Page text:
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Storage Thin Provisioning And Performance

Updated on December 14, 2011

What Is Thin Provisioning?

Keep your data thin like one of the thinnest buildings in the world seen in the photo here. The definition of thin provisioning can be applied in general to a broad application of resource allocation but in terms of storage area networks (SANs) and other data storage virtualization technology thin provisioning is defined as using virtualization technology (such as a storage hypervisor) in order to give the illusion that the there are more physical data storage resources available than actually exists. In most datacenters which incorporate a shared storage environment the ability to have thin provisioned disks and virtual disks has become a standard feature and a must-have SAN technology in order to realize high performance gains and follow best practices. Thin provisioning allows an IT department to define storage volumes or LUNs that can be over-allocated allowing the benefit of being able to grow easily in the future with the addition of further hard drives/SSDs while presenting the storage administrator with the disadvantage of having to monitor free space closely to insure that resources do not become over utilized resulting in errors and out of space issues. Of course, any competent enterprise storage engineer should already have alarms and monitors in place to check all critical values regarding storage capacity free space and most SAN devices which include thin provisioning have many such auxiliary features built-in making the job of data management easier. Such dynamic LUN provisioning is a feature found in many storage virtualization and storage appliance vendors from Netapp Data OnTAP to EMC Virtual Provisioning to Hitachi Data Systems Dynamic Provisioning and also the "storage hypervisor" software of Virsto. There may be different nomenclature and some proprietary and trademarked product naming conventions, but the concept of thin provisioning storage is global.

Thin Provisioned

photo by 29735106@N04 on Flickr
photo by 29735106@N04 on Flickr

SAN Thin Provisioning Benefits

So it should be clear that one of the pros of dynamic lun provisioning is that it lowers the TCO of a datacenter's overall storage architecture. For example an overallocation ration of say 10:1 (10TB of physical capacity versus 100TB allocated density) with the current prices of enterprise hard drives and SSDs could create a savings of over a 100 thousand or more in the IT budget of a corporation or institution. This includes an operational expense reduction in datacenter power consumption through less drives which require less electricity and cooling costs. Future costs of enterprise hard drives will be lower due to the Moore's Law of computer hardware trends. Storage management is simplified through GUIs and interface that utilize the same free pool of resources to pull needed increases in LUN sizes and overall thin provisioning can provide a more versatile and mobile SAN that can adapt to demands as they arise rather than being hard coded based on initial storage roadmaps and blueprints.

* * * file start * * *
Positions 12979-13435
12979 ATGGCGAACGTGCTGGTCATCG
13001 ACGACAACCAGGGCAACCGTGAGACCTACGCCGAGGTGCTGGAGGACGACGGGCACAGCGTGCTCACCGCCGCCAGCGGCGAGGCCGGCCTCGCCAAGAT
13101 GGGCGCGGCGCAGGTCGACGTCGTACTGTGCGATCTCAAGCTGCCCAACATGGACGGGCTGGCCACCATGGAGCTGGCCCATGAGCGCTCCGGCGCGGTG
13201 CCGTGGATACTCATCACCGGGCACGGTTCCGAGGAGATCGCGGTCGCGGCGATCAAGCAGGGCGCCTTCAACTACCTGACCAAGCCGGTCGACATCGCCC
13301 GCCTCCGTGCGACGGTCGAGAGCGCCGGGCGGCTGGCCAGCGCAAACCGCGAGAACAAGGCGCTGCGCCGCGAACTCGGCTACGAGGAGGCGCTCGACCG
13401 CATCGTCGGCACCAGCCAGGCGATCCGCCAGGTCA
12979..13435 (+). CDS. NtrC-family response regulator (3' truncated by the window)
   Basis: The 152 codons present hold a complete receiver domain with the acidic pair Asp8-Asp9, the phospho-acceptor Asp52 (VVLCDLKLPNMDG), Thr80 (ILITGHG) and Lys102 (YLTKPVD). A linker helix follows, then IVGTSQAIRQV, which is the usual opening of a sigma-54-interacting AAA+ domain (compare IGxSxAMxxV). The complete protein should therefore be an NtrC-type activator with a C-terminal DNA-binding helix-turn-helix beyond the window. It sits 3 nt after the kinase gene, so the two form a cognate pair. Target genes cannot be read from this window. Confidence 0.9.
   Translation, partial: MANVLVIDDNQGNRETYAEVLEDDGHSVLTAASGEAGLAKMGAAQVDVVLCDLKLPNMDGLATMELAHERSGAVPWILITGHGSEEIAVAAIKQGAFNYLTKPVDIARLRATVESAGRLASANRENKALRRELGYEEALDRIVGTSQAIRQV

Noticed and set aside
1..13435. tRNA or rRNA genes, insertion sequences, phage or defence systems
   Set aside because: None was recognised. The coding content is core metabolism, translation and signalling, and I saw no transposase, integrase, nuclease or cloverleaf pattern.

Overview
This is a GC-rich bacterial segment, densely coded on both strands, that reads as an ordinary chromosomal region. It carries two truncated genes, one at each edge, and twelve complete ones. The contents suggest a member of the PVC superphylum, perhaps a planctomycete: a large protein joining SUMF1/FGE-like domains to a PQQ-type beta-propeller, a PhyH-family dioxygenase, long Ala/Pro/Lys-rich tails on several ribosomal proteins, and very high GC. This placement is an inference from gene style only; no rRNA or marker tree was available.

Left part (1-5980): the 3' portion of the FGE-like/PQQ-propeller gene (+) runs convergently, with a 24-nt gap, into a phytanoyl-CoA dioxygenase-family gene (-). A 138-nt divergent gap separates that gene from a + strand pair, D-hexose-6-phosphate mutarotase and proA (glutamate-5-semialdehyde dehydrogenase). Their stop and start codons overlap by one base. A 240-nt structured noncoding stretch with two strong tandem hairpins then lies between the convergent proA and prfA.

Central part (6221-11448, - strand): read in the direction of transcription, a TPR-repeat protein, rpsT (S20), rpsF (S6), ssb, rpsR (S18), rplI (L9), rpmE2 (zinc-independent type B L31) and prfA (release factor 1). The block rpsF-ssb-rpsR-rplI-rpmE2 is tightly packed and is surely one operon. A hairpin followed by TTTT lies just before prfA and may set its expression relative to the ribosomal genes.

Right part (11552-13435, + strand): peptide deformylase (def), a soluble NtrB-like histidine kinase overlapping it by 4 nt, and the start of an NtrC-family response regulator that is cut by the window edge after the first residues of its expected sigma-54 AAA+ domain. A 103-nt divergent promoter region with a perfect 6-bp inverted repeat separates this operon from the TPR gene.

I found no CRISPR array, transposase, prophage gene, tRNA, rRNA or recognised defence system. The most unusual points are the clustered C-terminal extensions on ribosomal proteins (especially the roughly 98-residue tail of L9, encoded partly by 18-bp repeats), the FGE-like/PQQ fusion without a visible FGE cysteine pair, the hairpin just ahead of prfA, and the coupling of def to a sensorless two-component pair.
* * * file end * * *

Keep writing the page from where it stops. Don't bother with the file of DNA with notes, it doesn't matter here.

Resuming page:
Thin Provisioning Disadvantages Defined

As it seems that with every good innovation there are bound to be some drawbacks from storage area network strategies which make use of thin LUN provisioning rather than conventional "thick" provisioning for virtual volumes. One of the larger disadvantages is the fact of how to deallocate space effectively so that the storage device will know that there is now free space in the pool and be able to use it for other storage virtualization volumes. Otherwise, once allocated to full capacity the thin provisioned volume would essentially become thick provisioned with no method to revert. Solutions have been presented. One is zero page reclamation which effectively makes the assumption that a data page filled with all zeros is not in use and can be reclaimed. Other intelligent solutions have made it to market such as Symantec's Thin Reclamation API and the Veritas Storage product. Further advances have been made in that past year or so but it is important to check what type of thin reclamation is built-in to your storage options before making the purchasing decision. Also, be aware that things can be complicated when used in a heterogeneous storage environment and in particular with tiered storage solutions. A second disadvantage can be seen if thin provisioning is implemented in such a way that performance metrics suffer. Enterprise SANs are looking for maximum IOPS but disk operations can be slowed if processing power must be given to thin provisioning and reclamation processes.

Thin Provisioned Format May Be Ideal

In conclusion, there are quite a few problems and areas to look at before making the decision to implement thin provisioned volumes over normal data volumes but in the end it may be beneficial to go with such a solution. There are certain use cases where it definitely makes sense while other times it would not be feasible at all. Just make sure you are solving a technical problem if you decide that thin provision is the answer and not solving a business problem. It should probably not be seen as a way to simply implement capacity that you cannot afford but rather part of a larger solution that when combined with other features like data deduplication, snapshots, raid levels, hot spares, wear leveling, and scalability can bring datacenter improvements at a time when "Big Data" is becoming the norm.


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